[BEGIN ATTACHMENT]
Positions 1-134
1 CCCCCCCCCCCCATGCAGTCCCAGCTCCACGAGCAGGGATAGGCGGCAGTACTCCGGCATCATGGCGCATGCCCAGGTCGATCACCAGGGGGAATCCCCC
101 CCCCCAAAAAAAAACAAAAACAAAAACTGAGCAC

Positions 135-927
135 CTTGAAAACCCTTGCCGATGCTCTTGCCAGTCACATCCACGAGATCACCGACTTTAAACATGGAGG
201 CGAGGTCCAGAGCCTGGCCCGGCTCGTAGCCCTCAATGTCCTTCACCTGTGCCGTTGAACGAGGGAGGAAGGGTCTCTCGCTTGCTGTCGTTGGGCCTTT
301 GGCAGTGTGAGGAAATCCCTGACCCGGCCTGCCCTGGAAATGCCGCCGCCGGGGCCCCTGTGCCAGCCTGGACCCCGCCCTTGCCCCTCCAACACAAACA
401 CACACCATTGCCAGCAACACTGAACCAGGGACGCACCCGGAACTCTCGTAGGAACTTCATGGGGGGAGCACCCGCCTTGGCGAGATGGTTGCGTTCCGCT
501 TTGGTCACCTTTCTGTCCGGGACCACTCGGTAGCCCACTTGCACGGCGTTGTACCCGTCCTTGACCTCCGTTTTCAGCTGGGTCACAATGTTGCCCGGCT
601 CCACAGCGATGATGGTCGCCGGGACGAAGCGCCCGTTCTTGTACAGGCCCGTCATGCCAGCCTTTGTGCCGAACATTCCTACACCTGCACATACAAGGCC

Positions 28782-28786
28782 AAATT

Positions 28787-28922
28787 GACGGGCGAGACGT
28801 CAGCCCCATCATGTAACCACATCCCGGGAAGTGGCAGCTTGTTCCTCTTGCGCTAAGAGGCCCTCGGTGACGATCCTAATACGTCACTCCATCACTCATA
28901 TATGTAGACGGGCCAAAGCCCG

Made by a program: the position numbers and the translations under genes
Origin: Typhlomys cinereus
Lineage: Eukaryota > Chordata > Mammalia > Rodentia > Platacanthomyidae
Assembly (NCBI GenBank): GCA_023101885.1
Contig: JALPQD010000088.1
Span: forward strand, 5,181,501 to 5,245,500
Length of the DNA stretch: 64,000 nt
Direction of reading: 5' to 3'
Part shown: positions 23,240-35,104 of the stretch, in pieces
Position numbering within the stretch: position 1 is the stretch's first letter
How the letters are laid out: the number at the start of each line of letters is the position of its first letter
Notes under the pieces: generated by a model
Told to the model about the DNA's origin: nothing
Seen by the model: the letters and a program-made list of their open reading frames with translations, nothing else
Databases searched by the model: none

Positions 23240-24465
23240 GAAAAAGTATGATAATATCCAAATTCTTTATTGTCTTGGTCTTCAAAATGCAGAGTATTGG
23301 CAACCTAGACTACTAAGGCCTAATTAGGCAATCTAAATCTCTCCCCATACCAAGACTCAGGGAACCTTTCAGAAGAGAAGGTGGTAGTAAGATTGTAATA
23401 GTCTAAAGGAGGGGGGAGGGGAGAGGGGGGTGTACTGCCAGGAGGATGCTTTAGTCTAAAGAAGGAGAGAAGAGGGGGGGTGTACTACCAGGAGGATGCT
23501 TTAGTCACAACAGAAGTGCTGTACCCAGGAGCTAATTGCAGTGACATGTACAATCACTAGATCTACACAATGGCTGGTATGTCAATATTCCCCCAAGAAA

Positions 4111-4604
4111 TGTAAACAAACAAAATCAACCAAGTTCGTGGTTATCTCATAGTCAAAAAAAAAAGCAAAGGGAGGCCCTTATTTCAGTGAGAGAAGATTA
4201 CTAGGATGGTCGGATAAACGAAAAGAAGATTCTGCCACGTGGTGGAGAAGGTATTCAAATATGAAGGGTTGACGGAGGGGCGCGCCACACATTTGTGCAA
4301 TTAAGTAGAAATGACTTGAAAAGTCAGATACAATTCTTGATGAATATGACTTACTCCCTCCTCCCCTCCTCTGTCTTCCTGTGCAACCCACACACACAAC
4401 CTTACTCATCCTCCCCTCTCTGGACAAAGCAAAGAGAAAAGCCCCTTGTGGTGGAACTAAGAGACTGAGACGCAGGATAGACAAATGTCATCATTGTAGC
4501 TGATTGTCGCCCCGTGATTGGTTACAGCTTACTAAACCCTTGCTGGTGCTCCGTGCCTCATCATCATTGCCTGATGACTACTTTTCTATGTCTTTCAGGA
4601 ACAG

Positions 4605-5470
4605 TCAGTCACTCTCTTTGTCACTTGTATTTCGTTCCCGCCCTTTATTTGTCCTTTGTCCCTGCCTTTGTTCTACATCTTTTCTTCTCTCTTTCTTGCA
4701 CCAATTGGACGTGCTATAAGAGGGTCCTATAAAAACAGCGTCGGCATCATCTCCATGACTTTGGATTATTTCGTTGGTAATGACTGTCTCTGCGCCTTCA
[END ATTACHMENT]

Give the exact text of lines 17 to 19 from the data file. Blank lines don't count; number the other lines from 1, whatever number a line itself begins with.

Made by a program: the position numbers and the translations under genes
Origin: Typhlomys cinereus
Lineage: Eukaryota > Chordata > Mammalia > Rodentia > Platacanthomyidae